A couple weeks ago, I finished watching the incredible first season of “Severance.” It was a show whose popularity seemed to gather momentum as it went along. After the 6th episode, I felt like everyone was raving about it on social media. And rightly so! It was fantastic! But when you love a show enough, there’s this moment right after a season ends where you can anticipate a kind of emotional come-down as all the excitement and adrenaline drains away.
Unless: you find another great show to watch right afterwards.
For me, that show was “Ranking of Kings,” which I discovered on the anime streaming service Crunchyroll. I don’t watch a ton of anime, but I watch enough that I pay for a whole other subscription service. So I have a general familiarity with a lot of the big shows, even if I haven’t watched them. I’d never heard of “Ranking of Kings” before, but when I opened the app, it was featured prominently, and it made me pause. Compared to the hyper-maximalist style of most anime shows, the art looked…simple. And sweet.
I watched the first episode and was charmed enough to want to keep going. After the second episode, I was hooked. Lindsey and I binged the rest of the season. Since finishing, it’s become my mission to talk to anyone I can about “Ranking of Kings.”
Before I go further, if you’re dismayed at the idea of having to pay for a new service to watch this show I’m about to recommend, you can sign up for a free Crunchyroll trial. It lasts 14 days, and if your reaction to the show is anything like mine, you’ll watch the whole season with a few days to spare.
“Ranking of Kings” is a fantasy show that centers around a little prince named Bojji. He’s extremely sweet-natured and small for his age. He’s deaf, and he can vocalize but can’t form words. His personality combined with his disability leads most of the people in the kingdom to assume that he’s stupid, and can’t understand them, but in fact, he can read lips, and knows what everyone says about him. Still, he maintains his sweet demeanor and tries not to let on that he’s almost always hurting, and deeply lonely.
ARE YOU IN LOVE WITH BOJJI YET?!?
In my research, I’ve discovered the Crunchyroll Anime Awards, and this year, Bojji won the award for “Best Boy.” I am delighted that this is a category that exists, and relieved that Bojji won, because he is indeed the best boy, and all you want to do is root for him.
“Ranking of Kings” isn’t a show for children, though. It feels like someone took the beloved animated miniseries “Over the Garden Wall” and stirred in a dollop of “Game of Thrones.” There’s murder, demons, and violence. I think older kids could probably handle it without issue, but there are a couple of very dark moments.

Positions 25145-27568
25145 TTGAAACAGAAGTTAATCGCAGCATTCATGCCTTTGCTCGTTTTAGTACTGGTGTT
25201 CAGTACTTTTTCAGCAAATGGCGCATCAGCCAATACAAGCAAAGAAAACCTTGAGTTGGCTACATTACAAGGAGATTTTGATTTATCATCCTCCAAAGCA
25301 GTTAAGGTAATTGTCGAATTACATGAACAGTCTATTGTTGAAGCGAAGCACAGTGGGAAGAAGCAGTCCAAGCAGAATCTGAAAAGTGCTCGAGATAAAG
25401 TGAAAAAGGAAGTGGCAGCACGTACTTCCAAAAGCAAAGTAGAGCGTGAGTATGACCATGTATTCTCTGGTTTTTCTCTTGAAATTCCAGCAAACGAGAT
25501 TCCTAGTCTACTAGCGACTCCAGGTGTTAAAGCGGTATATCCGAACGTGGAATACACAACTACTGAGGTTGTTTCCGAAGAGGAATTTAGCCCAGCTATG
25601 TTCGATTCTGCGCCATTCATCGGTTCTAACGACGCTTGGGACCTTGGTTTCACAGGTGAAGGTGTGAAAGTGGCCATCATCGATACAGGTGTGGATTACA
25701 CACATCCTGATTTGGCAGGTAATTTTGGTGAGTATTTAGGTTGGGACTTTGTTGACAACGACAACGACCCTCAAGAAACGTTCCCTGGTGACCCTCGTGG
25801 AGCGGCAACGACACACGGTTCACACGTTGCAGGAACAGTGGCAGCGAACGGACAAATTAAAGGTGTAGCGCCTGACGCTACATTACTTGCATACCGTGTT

An aside: "Game of Thrones" comes to mind for a few reasons. Besides the fantasy setting and the palace intrigue, I couldn't help but think of Tyrion Lannister, and the cruel childhood he'd endured. Like Tyrion, Bojji has an accomplished brother, and comparison between the two of them hangs over their heads. And I think about that line from Tyrion (which may have been him speaking for George R. R. Martin himself) when he said, "I have a tender spot in my heart for cripples, and bastards, and broken things." He was talking about Bran Stark, but he knew he was seen as a 'broken thing' himself by the rest of the world. "Ranking of Kings" is very tender towards Bojji, despite the cruelty he endures, and that keeps the show buoyant.
Besides Bojji, the other characters in the show are compelling, complex, and surprising. Some of them initially seem like they’re playing fairy tale tropes, but every character turns out to have morally complicated motivations for what they want, and by the end, it’s hard to see anyone as purely a villain.
Watching this show felt like stumbling upon a box of cookies you didn’t know you had in the pantry. Each bite feels like a treat, and you rush through them, despite knowing they’ll be gone soon. Hmm. Maybe this paragraph says more about me and cookies than anything about this show or what your reaction to it will be. Still–watch “Ranking of Kings” if you want to enjoy an underdog story set in a fascinating, mysterious world that unfolds its secrets slowly, throughout the entire season.
And then come to one of my concerts in May so we can talk about this show! Here’s where I’ll be, singing songs and telling stories with my dear friend and collaborator, Jenny Owen Youngs:
Hope to see you!
Your best boy,